hydraulic stimulation

New Study Reveals Fracking’s Effects on Air Quality Not as Harmful as Expected

In another finding that supports continued hydraulic stimulation and fracturing in the Marcellus Shale, a new study has found that the effects of fracking on air quality near shale drilling sites is not as bad as previously predicted.

The findings, published in the journal Environmental Science and Technology by a group of Drexel University researchers, revealed that air quality in and around fracking wells drilled in northeastern and southwestern Pennsylvania was not a major concern.

“From an air-quality perspective, it’s not as damaging as we expected,” said Dr. Peter F. DeCarlo, assistant professor of chemistry at Drexel and one of the study’s authors.

Hydraulic fracturing, or fracking, is the drilling method behind the current shale boom in the U.S. oil and gas industry. The U.S. Department of Energy estimates that 2 million oil and gas wells were drilled using hydraulic stimulation equipment, and 95% of new wells are drilled with fracking.

Additionally, according to Energy Information Administration (EIA) data, U.S. shale gas production will rise to 13.6 trillion cubic feet by 2035, accounting for about half of the country’s natural gas production.

Since its inception, fracking has generated controversy among environmentalists and public health advocates for its potentially-harmful effects. They argue that fracking, which sends high-pressure blasts of water, sand and other chemicals into the ground to break apart shale rock and release natural gas, could contaminate groundwater and harm air quality.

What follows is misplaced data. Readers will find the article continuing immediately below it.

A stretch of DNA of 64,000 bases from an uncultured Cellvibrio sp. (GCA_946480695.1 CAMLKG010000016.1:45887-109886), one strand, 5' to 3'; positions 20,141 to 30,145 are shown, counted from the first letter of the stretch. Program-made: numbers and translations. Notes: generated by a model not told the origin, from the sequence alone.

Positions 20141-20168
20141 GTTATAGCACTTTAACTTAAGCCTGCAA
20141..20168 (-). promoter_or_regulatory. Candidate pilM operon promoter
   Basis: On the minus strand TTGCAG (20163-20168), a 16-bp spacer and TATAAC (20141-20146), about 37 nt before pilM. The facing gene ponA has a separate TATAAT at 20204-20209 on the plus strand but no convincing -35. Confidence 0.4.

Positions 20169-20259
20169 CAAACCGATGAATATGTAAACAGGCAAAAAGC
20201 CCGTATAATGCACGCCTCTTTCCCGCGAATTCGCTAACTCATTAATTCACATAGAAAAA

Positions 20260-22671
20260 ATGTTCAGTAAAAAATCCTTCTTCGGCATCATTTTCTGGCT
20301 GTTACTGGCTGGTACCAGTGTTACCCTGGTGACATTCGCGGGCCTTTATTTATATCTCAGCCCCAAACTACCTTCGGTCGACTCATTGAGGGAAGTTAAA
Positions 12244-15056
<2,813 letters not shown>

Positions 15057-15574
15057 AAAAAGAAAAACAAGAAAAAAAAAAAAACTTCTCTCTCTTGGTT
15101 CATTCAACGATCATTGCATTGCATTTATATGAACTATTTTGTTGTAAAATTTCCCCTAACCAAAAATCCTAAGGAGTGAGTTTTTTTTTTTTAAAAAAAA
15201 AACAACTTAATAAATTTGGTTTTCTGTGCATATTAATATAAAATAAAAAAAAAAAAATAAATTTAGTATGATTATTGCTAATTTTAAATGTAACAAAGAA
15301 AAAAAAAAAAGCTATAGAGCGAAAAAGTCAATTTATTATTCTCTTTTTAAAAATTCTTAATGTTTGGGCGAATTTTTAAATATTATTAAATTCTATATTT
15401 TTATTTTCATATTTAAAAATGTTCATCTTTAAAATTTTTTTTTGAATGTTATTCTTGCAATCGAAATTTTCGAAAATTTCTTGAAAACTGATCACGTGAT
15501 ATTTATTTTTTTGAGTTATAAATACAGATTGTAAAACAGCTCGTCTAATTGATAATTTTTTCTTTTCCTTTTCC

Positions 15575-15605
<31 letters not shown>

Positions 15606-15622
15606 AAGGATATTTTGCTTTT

However, the Drexel researchers’ findings disprove any concerns surrounding fracking’s impact on air quality. These findings are just more good news for the American oil and gas industry, which supports 9.8 million American workers and drives 8% of the country’s economy. Citizens who live near a fracking well site will also be able to breathe a little easier with this knowledge.

What are your thoughts on this study’s findings? Have any other questions about frac work and surface production? Let us know in the comments below.

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